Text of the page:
- Discuss the future of your subject
You have to address the future perspective of your research and the considered issue. It may be a suggestion or a call to action. Note that this part of the introduction is not necessary. For example, you don’t need to write it when writing a literary research, because you unlikely will find any possible call to action in this case. On the other hand, if your paper addresses some important social issues, the conclusion will only benefit from your thoughts about the possible use of your research and important needs in this area.
Make Your Conclusion Effective
- Basic synthesis
As we have mentioned above, the conclusion must summarize the paper. At the same time, you don’t have to just re-write main points, because such conclusions are quite banal. Provide a basic synthesis of everything stated before. While rephrasing your topic and thesis statement, try to connect them logically so that your conclusion will sound like a coherent single thought rather than a bunch of random ideas.
- Keep things together
The best structure for a research paper includes an introduction and a conclusion which are linked to each other. This is the “full circle” method, and here’s how to tie these two sections together:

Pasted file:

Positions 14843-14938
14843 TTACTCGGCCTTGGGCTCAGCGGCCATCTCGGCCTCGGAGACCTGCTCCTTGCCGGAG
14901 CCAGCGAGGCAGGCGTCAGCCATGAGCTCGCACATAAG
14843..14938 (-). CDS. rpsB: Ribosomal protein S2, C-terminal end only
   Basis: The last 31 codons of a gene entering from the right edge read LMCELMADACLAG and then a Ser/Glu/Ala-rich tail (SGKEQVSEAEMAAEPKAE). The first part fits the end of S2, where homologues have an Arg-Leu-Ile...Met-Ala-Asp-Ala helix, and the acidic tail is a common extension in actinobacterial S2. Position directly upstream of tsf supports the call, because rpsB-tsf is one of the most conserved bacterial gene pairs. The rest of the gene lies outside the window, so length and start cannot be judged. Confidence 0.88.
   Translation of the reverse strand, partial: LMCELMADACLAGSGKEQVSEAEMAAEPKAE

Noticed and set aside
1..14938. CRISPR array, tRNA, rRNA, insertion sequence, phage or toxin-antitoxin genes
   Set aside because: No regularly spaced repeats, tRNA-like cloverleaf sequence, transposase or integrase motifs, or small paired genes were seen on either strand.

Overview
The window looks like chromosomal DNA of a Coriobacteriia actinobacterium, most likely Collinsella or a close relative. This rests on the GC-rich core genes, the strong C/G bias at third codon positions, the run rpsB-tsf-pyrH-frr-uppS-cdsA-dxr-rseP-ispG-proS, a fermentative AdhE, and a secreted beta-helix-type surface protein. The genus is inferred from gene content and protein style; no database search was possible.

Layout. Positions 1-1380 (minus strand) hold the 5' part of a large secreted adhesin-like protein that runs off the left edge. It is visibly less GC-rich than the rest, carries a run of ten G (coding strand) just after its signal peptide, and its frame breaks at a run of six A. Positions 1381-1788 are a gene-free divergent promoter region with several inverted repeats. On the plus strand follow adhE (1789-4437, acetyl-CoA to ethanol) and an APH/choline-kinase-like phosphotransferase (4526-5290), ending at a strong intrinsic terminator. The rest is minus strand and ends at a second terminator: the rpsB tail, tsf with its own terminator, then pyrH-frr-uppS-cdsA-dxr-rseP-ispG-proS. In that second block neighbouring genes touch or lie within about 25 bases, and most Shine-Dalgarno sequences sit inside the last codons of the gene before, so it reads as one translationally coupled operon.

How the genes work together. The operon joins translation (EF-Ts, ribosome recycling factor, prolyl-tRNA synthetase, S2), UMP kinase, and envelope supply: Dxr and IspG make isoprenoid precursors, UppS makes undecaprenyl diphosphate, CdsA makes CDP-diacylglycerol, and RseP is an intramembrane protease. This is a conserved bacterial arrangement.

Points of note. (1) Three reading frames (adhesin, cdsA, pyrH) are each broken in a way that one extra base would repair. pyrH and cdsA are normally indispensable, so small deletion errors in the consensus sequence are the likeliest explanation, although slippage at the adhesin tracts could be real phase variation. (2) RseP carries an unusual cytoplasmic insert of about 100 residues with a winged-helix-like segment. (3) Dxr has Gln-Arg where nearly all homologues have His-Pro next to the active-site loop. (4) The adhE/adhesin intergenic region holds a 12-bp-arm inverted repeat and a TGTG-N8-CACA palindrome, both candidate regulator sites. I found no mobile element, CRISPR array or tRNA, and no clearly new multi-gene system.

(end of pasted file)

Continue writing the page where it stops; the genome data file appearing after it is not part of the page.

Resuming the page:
- In the introduction, ask a question. When the whole paper is done, restate this question in the conclusion, and provide a clear answer.
- Write a story or an anecdote in the introduction, but don’t tell how such a story ends. You can do it in the conclusion section.
- We suggest using the same images and concepts in both sections.
- Logic is important
Sometimes your paper may contain many different or even opposite points. The conclusion is a perfect place to form a single clear opinion on your issue. If your thesis contains some question that wasn’t clearly answered throughout the paper, it must be answered in the conclusion. While restating your thesis statement, tell your readers whether you still believe it or results of the research pushed you to change your opinion. If it seems impossible to give a clear answer now, tell your readers what further research is needed, or what actions may help answer this question in the future.